It’s OK to admit it: You are absolutely loving LeBron James’ struggles in the NBA Finals.
You woke up happy Friday morning, fresh off another James meltdown in Game 5, when the only points he scored in the final period came on a worthless layup in the closing moments as Dallas’ defense parted like the Red Sea.
Unless you are one of the few who can honestly say you’re done with all this, that you could not care less either way, you are bashing James again today, calling him LeQuit in your best moments, unprintable things in your worst.
Knowing the Mavericks are up 3-2 and can eliminate James and the Miami Heat with a win Sunday night in Game 6, you are giddy with excitement.
You are basking in James’ many failures — his eight-point effort in Game 4, his repeat disappearance despite a triple-double (17 points, 10 rebounds, 10 assists) in Game 5, which he had called the most important game of his life, his almost total inability to do anything positive for his team in the clutch.
You love that Dallas’ Dirk Nowitzki has 52 points in the fourth quarter of the finals. Even more, you love that James has only 11, including six over the last four games.
You can see him choking right in front of your eyes, refusing to take jumpers yet also unable to get to the line, which he has visited just 16 times in the finals compared to 44 in a 4-1 Eastern Conference finals win over Chicago.
You don’t need numbers to validate your point that he is stinking up the joint, but they are certainly there: 34-for-75 shooting from the field (.453), 7-for-23 on 3-pointers (.304), 11-for-16 at the line (.688), 18 turnovers.
You don’t need a calculator to tell you 75 shot attempts is an average of just 15 per game, a total James used to take in one half when he was the undisputed alpha dog in Cleveland.
You don’t need statistical proof. You, to use an old Bill Belichick phrase, can simply go by what you are seeing.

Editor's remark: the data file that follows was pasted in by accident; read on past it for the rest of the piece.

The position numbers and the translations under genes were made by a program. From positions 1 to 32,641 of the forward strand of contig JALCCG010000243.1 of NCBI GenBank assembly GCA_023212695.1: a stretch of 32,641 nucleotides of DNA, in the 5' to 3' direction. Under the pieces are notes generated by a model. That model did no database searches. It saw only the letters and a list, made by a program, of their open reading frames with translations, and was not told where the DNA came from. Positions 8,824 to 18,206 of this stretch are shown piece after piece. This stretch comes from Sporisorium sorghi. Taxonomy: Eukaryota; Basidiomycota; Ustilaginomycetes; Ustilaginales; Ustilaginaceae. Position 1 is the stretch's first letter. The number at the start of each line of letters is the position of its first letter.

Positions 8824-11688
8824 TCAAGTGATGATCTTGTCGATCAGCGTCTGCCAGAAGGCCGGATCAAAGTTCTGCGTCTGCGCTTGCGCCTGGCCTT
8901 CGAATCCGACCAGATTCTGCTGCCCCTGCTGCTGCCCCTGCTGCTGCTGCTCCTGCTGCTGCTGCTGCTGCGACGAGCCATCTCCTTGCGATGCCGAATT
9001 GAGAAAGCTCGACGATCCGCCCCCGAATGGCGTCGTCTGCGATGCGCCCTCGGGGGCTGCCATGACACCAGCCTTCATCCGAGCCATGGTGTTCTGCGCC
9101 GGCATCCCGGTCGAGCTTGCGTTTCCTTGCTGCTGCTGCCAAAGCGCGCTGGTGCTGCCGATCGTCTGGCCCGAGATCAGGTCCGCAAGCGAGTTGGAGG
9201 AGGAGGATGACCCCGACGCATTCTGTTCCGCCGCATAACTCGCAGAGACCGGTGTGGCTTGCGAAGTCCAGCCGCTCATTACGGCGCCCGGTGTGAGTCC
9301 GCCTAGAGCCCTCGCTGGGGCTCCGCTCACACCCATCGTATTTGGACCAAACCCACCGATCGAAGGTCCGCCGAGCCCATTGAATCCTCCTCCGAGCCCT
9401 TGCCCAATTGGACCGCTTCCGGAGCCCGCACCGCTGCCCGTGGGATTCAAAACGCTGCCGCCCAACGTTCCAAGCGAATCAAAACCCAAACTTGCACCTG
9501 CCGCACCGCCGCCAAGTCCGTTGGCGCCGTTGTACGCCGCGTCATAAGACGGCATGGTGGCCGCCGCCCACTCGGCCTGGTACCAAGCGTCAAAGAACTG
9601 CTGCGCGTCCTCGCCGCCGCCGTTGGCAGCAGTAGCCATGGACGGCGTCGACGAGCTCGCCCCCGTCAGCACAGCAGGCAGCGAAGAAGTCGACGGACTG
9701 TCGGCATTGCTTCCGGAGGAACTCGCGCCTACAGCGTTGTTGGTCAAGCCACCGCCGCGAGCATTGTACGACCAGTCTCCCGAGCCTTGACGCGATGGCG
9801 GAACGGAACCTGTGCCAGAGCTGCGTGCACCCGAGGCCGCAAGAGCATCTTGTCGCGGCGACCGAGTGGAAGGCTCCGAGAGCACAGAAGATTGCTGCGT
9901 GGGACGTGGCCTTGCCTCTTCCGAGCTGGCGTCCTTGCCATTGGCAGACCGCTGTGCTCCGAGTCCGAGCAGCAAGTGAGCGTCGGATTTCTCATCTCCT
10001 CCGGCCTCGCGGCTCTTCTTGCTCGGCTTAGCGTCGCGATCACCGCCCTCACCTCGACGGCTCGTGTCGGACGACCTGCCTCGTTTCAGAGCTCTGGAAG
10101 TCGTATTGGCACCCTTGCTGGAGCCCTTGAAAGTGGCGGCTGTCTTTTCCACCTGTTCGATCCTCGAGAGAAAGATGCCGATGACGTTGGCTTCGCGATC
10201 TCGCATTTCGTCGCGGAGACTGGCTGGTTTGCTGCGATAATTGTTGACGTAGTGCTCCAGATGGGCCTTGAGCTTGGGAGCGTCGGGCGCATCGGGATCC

And that makes you happy, very happy. You sometimes wonder why you are taking so much pleasure in another person’s failure, but you can’t help it. That’s just the way it is, and you take comfort in knowing you are not alone in feeling this way.
You love it when James is called for traveling and everyone in the world knows he walked, but he questions the call anyway like some spoiled brat.
You rejoice when he clanks yet another 3-pointer or is whistled for charging.
You’ve never enjoyed watching someone do so little so much.
The last 5:59 of Game 5, when James had no rebounds, no assists, a turnover and just those two meaningless points? They were exactly what you were hoping for.
After his Game 4 debacle, you feared James might come out and put up 35 points, 13 rebounds and 12 assists to lead Miami to a Game 5 victory. The fact he didn’t — the fact he actually did nothing when it mattered most — only adds to your joy.
You may have high-fived the stranger sitting next to you if you watched Game 5 at a local watering hole. If you were at home, you might have woke up the wife — or the husband — with a sudden scream when Jason Terry hit that deep, clutch 3-pointer.
Again, you could not help it.
You are so close to getting what you want — to James not getting what he wants — that you can taste it.
Yet you are also nervous.
Don’t lie. You are.
You are a long-suffering Cleveland pro sports fan, and if you’ve learned one thing, it is to fear the worst, even when one of your teams is not directly involved.
Now playing at home — or at least his team’s home — you know the basically homeless James could go off Sunday in Game 6 and put up monster numbers across the board.
If that happens and Miami wins, you know there’s a chance it could happen again in Game 7.
You have this unshakable fear — and the thought of it is gut-wrenching — of James suddenly being hailed as the hero, of all the national talking heads yakking about how he rose above his struggles and showed his true greatness, of watching him do an on-court interview as an NBA champion.
That would be the absolute worst. That’s exactly what you don’t want. Not now. Not when you’re so close to getting what you do want.
You are so hopeful and so helpless all at once. You know it’s just a game and you’ll still have to wake up and go to work the next day, but you can’t help it: You want James to lose, and you’d love it even more if he played horribly while doing so.
Oh, how you’d love it.
Contact Rick Noland at (330) 721-4061 or firstname.lastname@example.org.
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